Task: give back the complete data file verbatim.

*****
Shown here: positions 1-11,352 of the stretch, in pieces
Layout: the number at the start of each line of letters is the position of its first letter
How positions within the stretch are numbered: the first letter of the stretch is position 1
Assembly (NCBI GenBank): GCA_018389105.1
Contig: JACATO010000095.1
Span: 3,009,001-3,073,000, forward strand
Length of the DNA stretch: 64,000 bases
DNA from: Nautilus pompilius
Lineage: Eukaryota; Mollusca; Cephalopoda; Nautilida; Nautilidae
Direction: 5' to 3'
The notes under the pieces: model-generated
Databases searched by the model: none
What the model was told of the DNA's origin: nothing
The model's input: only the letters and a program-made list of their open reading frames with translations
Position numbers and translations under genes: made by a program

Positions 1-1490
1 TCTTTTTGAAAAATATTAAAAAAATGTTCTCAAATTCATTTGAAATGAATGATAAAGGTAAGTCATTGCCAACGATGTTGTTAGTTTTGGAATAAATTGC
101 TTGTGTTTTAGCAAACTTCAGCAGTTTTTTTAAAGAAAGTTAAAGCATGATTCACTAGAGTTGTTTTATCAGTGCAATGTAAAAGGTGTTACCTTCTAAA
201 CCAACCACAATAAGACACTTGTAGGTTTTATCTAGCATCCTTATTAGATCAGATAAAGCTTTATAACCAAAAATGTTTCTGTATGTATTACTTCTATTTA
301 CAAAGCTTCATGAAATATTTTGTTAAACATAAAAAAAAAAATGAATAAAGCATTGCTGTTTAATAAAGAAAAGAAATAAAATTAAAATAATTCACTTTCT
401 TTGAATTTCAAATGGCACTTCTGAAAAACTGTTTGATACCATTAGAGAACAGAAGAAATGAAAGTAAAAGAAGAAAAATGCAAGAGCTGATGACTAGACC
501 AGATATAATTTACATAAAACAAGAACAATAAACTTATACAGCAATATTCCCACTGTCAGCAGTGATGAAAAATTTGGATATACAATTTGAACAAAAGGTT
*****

Shown here: positions 1-11,352 of the stretch, in pieces
Layout: the number at the start of each line of letters is the position of its first letter
How positions within the stretch are numbered: the first letter of the stretch is position 1
Assembly (NCBI GenBank): GCA_018389105.1
Contig: JACATO010000095.1
Span: 3,009,001-3,073,000, forward strand
Length of the DNA stretch: 64,000 bases
DNA from: Nautilus pompilius
Lineage: Eukaryota; Mollusca; Cephalopoda; Nautilida; Nautilidae
Direction: 5' to 3'
The notes under the pieces: model-generated
Databases searched by the model: none
What the model was told of the DNA's origin: nothing
The model's input: only the letters and a program-made list of their open reading frames with translations
Position numbers and translations under genes: made by a program

Positions 1-1490
1 TCTTTTTGAAAAATATTAAAAAAATGTTCTCAAATTCATTTGAAATGAATGATAAAGGTAAGTCATTGCCAACGATGTTGTTAGTTTTGGAATAAATTGC
101 TTGTGTTTTAGCAAACTTCAGCAGTTTTTTTAAAGAAAGTTAAAGCATGATTCACTAGAGTTGTTTTATCAGTGCAATGTAAAAGGTGTTACCTTCTAAA
201 CCAACCACAATAAGACACTTGTAGGTTTTATCTAGCATCCTTATTAGATCAGATAAAGCTTTATAACCAAAAATGTTTCTGTATGTATTACTTCTATTTA
301 CAAAGCTTCATGAAATATTTTGTTAAACATAAAAAAAAAAATGAATAAAGCATTGCTGTTTAATAAAGAAAAGAAATAAAATTAAAATAATTCACTTTCT
401 TTGAATTTCAAATGGCACTTCTGAAAAACTGTTTGATACCATTAGAGAACAGAAGAAATGAAAGTAAAAGAAGAAAAATGCAAGAGCTGATGACTAGACC
501 AGATATAATTTACATAAAACAAGAACAATAAACTTATACAGCAATATTCCCACTGTCAGCAGTGATGAAAAATTTGGATATACAATTTGAACAAAAGGTT